Preventing and Dealing With Carpal Tunnel in the Office

Maintaining top talent is a struggle that every company must face. So what do many companies do? Some create a kick-ass culture to be envied. Others give out amazing benefits that individuals are unwilling to give up. Still others provide the ability to determine when, where, and how they work. While identifying how to retain employees, managers and business owners need to analyze how the daily work flow of individual employees might contribute to carpal tunnel syndrome in their future.

What is Carpal Tunnel?

Individuals develop carpal tunnel when repeated hand motions (tapping keys or scrolling on a mouse) causes the median nerve in the wrist that delivers blood to thumb, pointer, middle, and ring finger to be compressed. When that occurs, the person may experience pain from the fingertips to the shoulder.

Why Should Companies Be Concerned?

There is a tendency in American society, and especially in the corporate landscape, to dismiss non-serious injuries. University of Texas at El Paso professor Diane Monsivais spent part of her scientific career diving into how pain was perceived in the workplace. Monsivais notes that there is a tendency to assume “that the painful condition” reported by coworkers that have no evidence (a physical injury you can see) is “imagined instead of real.”

As a company a far more financially lucrative stance towards reports of hand pain is not to dismiss it as a lie or a figment of the individual’s imagination, but to help the individual deal with the symptoms. Why? Let’s face it, if you pay employees to type 40 hours a week, carpal tunnel isn’t an if, it’s a when.

When that happens, carpal tunnel:

  • Causes pain that decreases efficiency
  • Forces employees to rest their hands for a few weeks.
  • Get surgery to alleviate the symptoms.
  • Locate another job with a company who will either work with them or allow their hand some rest. Hiring a new employee costs employers 200 times the previous employee’s salary, and you won’t have any guarantees they’ll be a good worker.

Companies can help employees immensely by taking steps to aid their employees with carpal tunnel, and investing in some preventative measures to protect their employees from developing the condition. Here are a few places to start.

Over The Counter Pain Aids. Many doctors recommend that individuals take pain medication like Tylenol or Ibuprofen to help manage pain and decrease inflammation. If you go this route, you might also want to ensure that all of your employees understand how to safely take the pills.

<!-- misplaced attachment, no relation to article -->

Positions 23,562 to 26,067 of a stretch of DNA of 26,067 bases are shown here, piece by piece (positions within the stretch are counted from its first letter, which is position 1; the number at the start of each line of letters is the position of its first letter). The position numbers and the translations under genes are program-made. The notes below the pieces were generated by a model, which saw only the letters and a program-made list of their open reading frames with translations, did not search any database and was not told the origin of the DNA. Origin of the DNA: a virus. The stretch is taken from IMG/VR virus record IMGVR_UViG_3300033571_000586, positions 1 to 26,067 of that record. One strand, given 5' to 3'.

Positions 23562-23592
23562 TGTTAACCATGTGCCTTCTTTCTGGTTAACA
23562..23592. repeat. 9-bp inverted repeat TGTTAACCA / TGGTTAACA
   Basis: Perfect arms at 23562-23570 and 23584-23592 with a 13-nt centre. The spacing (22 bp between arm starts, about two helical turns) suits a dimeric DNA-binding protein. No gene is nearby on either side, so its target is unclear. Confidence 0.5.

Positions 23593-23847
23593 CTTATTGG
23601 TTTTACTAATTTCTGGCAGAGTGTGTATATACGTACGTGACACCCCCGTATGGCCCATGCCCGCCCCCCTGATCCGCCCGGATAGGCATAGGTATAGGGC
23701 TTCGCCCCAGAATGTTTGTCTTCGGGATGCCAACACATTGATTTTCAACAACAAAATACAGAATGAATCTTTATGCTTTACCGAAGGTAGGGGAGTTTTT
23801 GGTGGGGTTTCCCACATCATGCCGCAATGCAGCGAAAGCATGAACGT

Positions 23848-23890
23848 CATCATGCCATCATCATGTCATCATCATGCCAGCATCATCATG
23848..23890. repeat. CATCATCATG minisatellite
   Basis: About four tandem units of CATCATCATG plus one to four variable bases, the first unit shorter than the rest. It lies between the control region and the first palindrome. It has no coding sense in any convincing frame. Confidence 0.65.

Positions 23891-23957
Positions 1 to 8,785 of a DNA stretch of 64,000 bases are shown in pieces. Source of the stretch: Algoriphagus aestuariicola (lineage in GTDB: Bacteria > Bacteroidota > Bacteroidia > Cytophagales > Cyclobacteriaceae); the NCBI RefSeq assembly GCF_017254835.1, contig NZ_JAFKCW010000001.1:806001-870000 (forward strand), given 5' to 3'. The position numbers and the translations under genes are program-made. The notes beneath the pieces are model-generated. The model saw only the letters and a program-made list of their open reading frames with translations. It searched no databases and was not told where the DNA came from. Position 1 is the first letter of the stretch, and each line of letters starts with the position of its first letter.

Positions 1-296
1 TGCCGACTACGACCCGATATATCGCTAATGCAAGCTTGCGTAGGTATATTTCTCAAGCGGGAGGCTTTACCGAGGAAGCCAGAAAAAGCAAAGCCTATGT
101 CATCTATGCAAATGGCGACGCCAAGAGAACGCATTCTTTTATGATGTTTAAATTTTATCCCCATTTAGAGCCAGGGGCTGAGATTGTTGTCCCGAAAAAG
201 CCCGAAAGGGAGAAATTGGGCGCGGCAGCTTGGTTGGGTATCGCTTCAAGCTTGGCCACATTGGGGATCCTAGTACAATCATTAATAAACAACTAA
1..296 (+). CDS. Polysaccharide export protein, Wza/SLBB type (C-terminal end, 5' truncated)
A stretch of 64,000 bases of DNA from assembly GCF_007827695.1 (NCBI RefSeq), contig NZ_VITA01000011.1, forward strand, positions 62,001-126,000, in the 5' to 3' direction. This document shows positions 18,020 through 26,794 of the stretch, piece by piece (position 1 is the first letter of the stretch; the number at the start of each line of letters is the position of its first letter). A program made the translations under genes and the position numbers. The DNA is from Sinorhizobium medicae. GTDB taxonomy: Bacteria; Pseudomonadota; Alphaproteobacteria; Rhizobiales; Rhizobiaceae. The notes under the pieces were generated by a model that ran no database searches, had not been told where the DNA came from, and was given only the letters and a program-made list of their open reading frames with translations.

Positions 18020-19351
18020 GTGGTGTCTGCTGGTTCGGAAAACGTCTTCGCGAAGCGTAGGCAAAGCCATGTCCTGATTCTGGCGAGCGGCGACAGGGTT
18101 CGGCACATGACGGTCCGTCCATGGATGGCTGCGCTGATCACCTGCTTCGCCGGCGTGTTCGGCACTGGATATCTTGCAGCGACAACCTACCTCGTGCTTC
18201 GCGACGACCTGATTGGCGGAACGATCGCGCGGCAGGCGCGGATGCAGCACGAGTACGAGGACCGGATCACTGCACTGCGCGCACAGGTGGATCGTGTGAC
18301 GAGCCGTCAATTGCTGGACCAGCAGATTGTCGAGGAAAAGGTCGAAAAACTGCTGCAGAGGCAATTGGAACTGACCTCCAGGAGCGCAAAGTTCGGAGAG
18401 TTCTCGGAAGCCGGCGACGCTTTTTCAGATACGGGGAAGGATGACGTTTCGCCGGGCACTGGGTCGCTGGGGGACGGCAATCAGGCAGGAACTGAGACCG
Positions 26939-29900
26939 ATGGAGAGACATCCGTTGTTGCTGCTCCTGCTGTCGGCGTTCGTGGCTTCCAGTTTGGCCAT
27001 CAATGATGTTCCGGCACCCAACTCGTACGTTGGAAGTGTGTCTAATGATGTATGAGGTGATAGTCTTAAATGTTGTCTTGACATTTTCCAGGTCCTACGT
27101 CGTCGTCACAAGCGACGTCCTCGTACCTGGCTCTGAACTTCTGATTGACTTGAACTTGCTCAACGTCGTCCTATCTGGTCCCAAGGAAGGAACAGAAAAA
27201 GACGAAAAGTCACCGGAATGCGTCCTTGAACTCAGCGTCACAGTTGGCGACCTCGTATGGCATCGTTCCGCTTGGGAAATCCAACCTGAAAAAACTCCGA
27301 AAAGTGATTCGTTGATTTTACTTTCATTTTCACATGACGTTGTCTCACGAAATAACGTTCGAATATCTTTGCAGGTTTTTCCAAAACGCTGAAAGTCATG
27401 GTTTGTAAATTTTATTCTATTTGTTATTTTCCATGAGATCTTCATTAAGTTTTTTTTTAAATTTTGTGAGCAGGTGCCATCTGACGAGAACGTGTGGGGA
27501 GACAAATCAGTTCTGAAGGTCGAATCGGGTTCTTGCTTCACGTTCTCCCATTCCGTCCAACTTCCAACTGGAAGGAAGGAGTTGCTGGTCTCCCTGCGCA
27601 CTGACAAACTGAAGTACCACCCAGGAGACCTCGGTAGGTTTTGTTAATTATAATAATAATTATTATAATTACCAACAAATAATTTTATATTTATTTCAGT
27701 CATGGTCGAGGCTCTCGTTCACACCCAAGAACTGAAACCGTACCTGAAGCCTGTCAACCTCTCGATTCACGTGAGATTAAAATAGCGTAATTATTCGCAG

Ergonomic Computer Equipment. Ergonomic keyboards, mice, and wrist rest supports are designed to reduce stress on the hands, wrist, and arms by allowing individuals to place their hands and wrists in a more natural position. The keyboard also encourages employees to type in a manner that utilizes all of their fingers equally which relieves strain. The mice also have an added bonus of having buttons that allow individuals to utilize multiple fingers. Group Exercises

While you can just make these purchases as the need arises, companies could be more preventative about the condition by replacing the regular keyboards with ergonomic ones (the cheapest ones run around $30 to $50).

Teach Carpal Tunnel Prevention at Work

Not all carpal tunnel prevention and alleviation will cost money. Spend a little time teaching about how to prevent and relieve carpal tunnel. Many of the lesson can be going over different workouts that can employees can engage in as a group or as an individual to encourage hand health. Much of these exercises focus on strengthening wrist strength and uncompressing the median nerve.

The longer companies can get senior employees to remain with a company, the more money they continue to make. Office work often leads employees to develop carpal tunnel syndrome that could force employees to leave. By helping employees deal with the symptoms and taking actions to prevent employees from developing the injury, companies can potentially hold onto their employees a little longer.